Wednesday, April 7, 2010

Characters are Everywhere

by Rebecca Talley

I was supposed to post yesterday. I missed my previous post because I had a great excuse, I was in Hawaii. But, yesterday, I simply forgot in my focus on getting my next manuscript ready for submission, preparing for the LDStorymakers conference, and taking care of my family and house.

While I was in Hawaii, my husband decided we should check out the north shore to see the big waves. The day before we got there, the waves were rumored to be about 30 feet--those are some big waves. When we arrived at Waimea (I think that's how you spell it) Bay the waves were 12-15 feet high and my husband went body surfing. He got pounded. The beach was gorgeous and I was glad we went (not glad my husband got pounded, though).

Since we were staying on the other side of the island on Waikiki Beach we decided to take the city bus to the north shore (takes almost 2 hours, but only costs $2). On our ride back, I wished I'd had my notebook because I saw such interesting characters.

The most interesting, in a sad way, was a skinny, middle-aged Hawaiian man. His black hair was matted, but stuck up on top. His clothes were mismatched. His hands were black with dirt and his eyes were wild. He didn't say much, but constantly stood while we were driving and acted as though he were fishing. He'd cast a line, wait for a moment, and then acted as if he were gathering up a net. He stepped close to several of us riding in the bus and gathered up something behind our heads. Invading my personal space made me feel uncomfortable, but watching him made me so sad. I'd guess he fried his brain on drugs. I realized, while taking in his pantomines, that "characters" are all around us. Maybe he won't ever be a character in any of my books, but the experience made me more observant. I never ride public transportation at home (we don't have any here in the boonies), but what a goldmine if you need to pan for character traits.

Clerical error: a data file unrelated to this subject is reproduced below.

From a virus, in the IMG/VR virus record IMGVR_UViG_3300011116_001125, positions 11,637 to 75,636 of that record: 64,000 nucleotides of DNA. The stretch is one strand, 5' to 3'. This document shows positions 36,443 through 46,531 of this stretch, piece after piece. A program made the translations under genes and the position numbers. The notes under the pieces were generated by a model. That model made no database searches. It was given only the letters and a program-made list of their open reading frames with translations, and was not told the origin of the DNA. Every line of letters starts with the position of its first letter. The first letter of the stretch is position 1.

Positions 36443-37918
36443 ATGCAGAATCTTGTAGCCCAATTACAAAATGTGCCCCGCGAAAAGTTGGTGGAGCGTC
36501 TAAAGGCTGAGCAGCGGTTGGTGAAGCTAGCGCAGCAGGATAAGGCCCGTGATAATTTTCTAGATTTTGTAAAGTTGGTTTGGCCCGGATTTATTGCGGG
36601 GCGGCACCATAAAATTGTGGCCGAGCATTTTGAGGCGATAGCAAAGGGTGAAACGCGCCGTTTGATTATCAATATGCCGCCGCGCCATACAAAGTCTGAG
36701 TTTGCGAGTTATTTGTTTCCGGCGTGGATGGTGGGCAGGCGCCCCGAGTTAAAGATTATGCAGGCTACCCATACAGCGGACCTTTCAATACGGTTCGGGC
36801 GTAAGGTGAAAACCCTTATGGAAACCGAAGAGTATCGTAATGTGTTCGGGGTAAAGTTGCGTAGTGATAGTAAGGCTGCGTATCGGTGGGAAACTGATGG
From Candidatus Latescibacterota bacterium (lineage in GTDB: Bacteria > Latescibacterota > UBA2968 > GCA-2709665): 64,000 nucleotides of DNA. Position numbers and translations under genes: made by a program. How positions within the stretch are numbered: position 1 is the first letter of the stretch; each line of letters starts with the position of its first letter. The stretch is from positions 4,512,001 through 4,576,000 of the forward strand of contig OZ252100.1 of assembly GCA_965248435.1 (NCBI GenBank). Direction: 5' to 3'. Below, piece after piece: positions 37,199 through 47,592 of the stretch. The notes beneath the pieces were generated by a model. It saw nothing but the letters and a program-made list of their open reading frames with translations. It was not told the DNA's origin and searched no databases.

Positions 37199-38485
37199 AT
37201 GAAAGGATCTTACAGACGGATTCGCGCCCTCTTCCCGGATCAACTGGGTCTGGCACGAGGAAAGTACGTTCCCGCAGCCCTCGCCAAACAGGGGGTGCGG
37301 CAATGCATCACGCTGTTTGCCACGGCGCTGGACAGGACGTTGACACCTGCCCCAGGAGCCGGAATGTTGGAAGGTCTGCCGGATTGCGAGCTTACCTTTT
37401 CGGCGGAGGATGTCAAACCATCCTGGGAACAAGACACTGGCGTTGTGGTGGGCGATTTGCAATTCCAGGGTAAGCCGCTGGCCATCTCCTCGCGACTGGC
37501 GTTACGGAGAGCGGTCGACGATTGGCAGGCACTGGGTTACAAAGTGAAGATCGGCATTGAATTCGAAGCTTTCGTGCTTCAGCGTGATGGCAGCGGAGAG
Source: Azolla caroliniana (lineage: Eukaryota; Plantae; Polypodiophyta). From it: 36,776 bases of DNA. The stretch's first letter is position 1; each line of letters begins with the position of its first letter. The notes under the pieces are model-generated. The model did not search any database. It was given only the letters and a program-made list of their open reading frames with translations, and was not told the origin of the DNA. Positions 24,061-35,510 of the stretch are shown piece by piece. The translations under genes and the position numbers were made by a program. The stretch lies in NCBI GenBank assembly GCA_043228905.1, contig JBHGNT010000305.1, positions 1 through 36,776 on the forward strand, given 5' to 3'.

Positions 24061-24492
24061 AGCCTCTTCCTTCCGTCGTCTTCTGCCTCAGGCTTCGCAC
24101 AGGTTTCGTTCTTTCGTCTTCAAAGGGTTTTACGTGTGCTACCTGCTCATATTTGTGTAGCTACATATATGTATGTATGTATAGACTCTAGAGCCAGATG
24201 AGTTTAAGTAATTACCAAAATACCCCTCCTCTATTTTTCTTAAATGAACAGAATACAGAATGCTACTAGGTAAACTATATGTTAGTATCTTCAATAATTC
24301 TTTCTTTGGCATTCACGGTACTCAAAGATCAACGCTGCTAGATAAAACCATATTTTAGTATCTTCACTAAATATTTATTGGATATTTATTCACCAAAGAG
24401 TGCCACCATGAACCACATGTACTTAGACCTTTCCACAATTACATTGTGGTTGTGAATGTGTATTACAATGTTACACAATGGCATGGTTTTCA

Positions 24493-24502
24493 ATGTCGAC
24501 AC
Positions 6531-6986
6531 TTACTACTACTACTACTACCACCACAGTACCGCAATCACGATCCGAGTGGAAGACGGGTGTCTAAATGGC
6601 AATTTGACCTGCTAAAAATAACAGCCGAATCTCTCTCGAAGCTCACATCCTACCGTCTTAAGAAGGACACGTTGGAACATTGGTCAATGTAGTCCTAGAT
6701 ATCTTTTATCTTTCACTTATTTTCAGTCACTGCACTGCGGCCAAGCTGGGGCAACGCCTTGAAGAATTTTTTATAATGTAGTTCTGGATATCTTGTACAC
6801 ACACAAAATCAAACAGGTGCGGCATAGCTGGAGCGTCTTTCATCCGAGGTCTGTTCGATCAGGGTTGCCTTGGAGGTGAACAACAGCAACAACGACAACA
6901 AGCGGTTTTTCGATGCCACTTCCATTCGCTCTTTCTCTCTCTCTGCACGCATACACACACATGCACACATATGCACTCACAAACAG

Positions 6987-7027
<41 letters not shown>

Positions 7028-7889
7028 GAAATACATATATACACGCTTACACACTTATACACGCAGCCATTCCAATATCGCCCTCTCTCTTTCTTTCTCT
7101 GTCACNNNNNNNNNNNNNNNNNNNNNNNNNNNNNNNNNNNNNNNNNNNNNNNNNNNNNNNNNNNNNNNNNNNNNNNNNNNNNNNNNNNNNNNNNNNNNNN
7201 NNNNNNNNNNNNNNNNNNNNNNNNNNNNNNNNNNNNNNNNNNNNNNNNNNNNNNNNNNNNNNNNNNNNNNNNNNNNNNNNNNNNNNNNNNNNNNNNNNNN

I also saw a lady in her seventies, I'd guess, that was wearing a white suit with a mini skirt. She carried a little dog in a fancy carrier, had long dyed red hair, wore a lot of jewelry and makeup, and carried a cell phone. A woman who refused to acknowledge her age, perhaps? A woman who was searching for love? I let my imagination wander as I observed her and tried to make some mental notes.

We also made some local friends along the way and I noticed a speech pattern. Locals add "yeah" to the ends of their sentences. "You like it here, yeah?" "You saw the Dole pineapple plantation, yeah?" "Going to see the big waves, yeah?" "I've lived here for ayear, yeah." It was interesting, once I noticed it, to hear the locals use it.

Who knew that public transportation would provide so many character ideas? The next time I'm stuck on a character, I think I'll drive to the city and hop on a bus for an hour or two. Or, better yet, I'll fly over to Hawaii and ride the city bus again--sounds like a great idea to me :).


Rachael Renee Anderson said...

Congrats! It's a great feeling to wash your hands of a ms (at least for awhile) by sending it off to the publisher. Your Hawaii trip sounded wonderful and thanks for the tip--I'll now be on the lookout for interesting characters. :)

Gregg said...

Hawaii sounded fantastic! Thanks for dropping by my site. Hope you enjoyed it.

Don said...

Ah, yes - TheBUS. How many hours did I spend going around and around that little island on those sticky vinyl seats. As a young teen, that was THE way to get around. And the characters are certainly ripe for the watching.

I'm glad you enjoyed your trip. Hawaii is the best, yeah? (Sorry - it just comes out whenever I hear someone else talk li'dat.)